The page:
“Since all these attitudes and behavioral tendencies of people are very malleable, obviously the media and also politicians can actually gear them in a good or bad way, so to speak.”

Leidner and his co-authors said leaders should place more emphasis on increasing empathy and understanding of others. They write, “It is our contention that psychology can and should be applied to promote peace, not war.

You May Like

Could Nemtsov Threaten Putin in Death as in Life?

Dynamic and debonair opposition leader had supported liberal economic reforms, criticized Russian president's aggression in Ukraine More

Oil Smuggling Highlights Challenges in Shutting Down IS Finances

Pentagon spokesman says Islamic State 'certainly continues to get revenue from the oil industry black market' but that airstrikes have made a dent More

India Focuses on Infrastructure, Investment to Propel Economy

Government expects economy to grow at 8 to 8.5 percent in next fiscal year More

Featured Videos

Your JavaScript is turned off or you have an old version of Adobe's Flash Player. Get the latest Flash player.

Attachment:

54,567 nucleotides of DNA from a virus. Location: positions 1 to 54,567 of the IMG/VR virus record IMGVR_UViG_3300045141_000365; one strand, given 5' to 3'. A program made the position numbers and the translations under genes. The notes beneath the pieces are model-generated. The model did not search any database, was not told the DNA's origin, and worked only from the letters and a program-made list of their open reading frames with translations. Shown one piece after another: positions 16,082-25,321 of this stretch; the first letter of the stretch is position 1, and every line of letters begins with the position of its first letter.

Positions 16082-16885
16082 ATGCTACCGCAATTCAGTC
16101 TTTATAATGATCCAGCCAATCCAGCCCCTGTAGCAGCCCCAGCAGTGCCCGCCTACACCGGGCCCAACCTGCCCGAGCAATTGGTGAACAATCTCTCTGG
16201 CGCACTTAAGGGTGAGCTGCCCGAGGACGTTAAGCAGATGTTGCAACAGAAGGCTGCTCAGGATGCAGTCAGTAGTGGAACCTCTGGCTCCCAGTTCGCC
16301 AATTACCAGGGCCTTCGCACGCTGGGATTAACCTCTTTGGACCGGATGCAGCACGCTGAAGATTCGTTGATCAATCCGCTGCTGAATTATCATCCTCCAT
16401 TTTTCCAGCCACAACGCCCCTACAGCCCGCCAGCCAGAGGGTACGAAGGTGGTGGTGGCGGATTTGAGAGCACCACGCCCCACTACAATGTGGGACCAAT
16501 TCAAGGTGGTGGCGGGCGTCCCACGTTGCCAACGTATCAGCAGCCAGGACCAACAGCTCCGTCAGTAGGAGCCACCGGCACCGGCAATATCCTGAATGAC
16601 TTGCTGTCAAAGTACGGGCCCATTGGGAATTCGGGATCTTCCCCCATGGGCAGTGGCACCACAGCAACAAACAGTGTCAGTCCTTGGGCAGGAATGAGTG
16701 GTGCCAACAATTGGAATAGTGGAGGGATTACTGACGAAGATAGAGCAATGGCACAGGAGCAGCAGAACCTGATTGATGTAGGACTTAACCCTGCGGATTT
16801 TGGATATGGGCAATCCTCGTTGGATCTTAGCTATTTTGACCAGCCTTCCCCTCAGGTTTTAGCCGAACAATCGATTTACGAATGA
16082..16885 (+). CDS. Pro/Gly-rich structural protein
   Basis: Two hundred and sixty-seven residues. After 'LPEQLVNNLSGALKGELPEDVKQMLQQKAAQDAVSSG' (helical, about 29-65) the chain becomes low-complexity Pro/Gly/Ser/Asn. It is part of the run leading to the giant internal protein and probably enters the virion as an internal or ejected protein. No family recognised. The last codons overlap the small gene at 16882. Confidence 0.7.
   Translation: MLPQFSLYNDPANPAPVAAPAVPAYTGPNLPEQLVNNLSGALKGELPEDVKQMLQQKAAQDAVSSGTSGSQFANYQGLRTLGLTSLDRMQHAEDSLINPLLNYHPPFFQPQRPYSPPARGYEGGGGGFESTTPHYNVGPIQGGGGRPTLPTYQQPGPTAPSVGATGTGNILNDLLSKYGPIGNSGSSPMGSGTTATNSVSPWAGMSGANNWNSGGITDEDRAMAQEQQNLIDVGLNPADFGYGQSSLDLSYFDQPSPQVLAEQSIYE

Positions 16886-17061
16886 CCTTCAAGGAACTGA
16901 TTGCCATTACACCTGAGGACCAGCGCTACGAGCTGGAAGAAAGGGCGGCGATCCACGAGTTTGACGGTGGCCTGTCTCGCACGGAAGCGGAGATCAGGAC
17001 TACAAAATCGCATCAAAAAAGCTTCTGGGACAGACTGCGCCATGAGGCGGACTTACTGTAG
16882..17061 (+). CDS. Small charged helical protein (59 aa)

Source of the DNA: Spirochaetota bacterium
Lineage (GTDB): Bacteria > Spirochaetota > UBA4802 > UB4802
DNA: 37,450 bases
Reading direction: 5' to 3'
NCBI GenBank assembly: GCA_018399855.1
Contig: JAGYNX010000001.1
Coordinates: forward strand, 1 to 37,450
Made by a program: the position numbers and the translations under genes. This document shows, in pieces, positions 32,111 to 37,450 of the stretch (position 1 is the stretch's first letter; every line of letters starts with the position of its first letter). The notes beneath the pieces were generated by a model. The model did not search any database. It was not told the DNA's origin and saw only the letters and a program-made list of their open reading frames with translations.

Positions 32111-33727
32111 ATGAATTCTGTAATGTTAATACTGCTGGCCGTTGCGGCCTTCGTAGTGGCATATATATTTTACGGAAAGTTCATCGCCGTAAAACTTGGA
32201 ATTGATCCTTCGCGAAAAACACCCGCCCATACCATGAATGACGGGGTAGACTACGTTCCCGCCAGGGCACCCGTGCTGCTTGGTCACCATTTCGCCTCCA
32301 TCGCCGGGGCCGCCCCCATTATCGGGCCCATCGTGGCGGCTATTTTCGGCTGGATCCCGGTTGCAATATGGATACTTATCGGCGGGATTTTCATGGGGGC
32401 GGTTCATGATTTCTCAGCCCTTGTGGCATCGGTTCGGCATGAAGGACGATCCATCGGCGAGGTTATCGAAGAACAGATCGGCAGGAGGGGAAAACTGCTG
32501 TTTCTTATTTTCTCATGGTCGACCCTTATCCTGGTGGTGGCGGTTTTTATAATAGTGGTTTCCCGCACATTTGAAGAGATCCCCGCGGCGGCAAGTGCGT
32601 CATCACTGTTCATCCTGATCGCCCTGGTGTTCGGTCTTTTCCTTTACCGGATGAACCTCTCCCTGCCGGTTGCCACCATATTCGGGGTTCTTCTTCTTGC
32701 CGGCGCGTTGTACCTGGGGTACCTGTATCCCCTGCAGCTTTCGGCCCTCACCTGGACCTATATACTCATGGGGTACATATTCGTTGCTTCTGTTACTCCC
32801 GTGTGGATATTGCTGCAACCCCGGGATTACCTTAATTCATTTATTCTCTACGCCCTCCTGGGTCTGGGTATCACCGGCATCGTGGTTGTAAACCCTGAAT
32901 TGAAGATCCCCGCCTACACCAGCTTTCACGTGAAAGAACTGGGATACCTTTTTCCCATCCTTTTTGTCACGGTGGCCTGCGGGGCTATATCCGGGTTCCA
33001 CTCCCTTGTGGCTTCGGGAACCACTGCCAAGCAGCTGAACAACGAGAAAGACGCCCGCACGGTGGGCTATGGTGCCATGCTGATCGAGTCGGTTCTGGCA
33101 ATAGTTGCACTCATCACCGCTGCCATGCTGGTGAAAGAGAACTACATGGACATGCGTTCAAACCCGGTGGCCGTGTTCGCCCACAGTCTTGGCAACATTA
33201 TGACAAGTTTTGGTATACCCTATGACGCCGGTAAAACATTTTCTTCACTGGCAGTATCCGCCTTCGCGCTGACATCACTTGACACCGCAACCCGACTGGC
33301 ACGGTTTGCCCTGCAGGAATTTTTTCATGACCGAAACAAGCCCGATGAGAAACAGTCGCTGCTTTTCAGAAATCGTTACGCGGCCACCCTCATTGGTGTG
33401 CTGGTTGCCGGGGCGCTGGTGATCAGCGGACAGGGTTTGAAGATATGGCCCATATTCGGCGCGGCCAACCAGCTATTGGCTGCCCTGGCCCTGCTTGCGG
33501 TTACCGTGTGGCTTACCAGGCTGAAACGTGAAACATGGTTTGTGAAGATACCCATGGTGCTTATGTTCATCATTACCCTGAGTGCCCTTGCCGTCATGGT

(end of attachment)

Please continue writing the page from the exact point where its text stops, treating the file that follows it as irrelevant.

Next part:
US Supreme Court Hears Hijab Discrimination Casei
X
Katherine Gypson
February 25, 2015 11:30 PM
The U.S. Supreme Court has heard opening arguments in a workplace religious discrimination case that examines whether a clothing store can refuse to hire a young woman for wearing the headscarf she says is a symbol of her Muslim faith. Katherine Gypson reports from the Supreme Court.
Video

Video US Supreme Court Hears Hijab Discrimination Case

The U.S. Supreme Court has heard opening arguments in a workplace religious discrimination case that examines whether a clothing store can refuse to hire a young woman for wearing the headscarf she says is a symbol of her Muslim faith. Katherine Gypson reports from the Supreme Court.
Video

Video Falling Gas Prices Hurt Nascent Illinois Hydraulic Fracturing Industry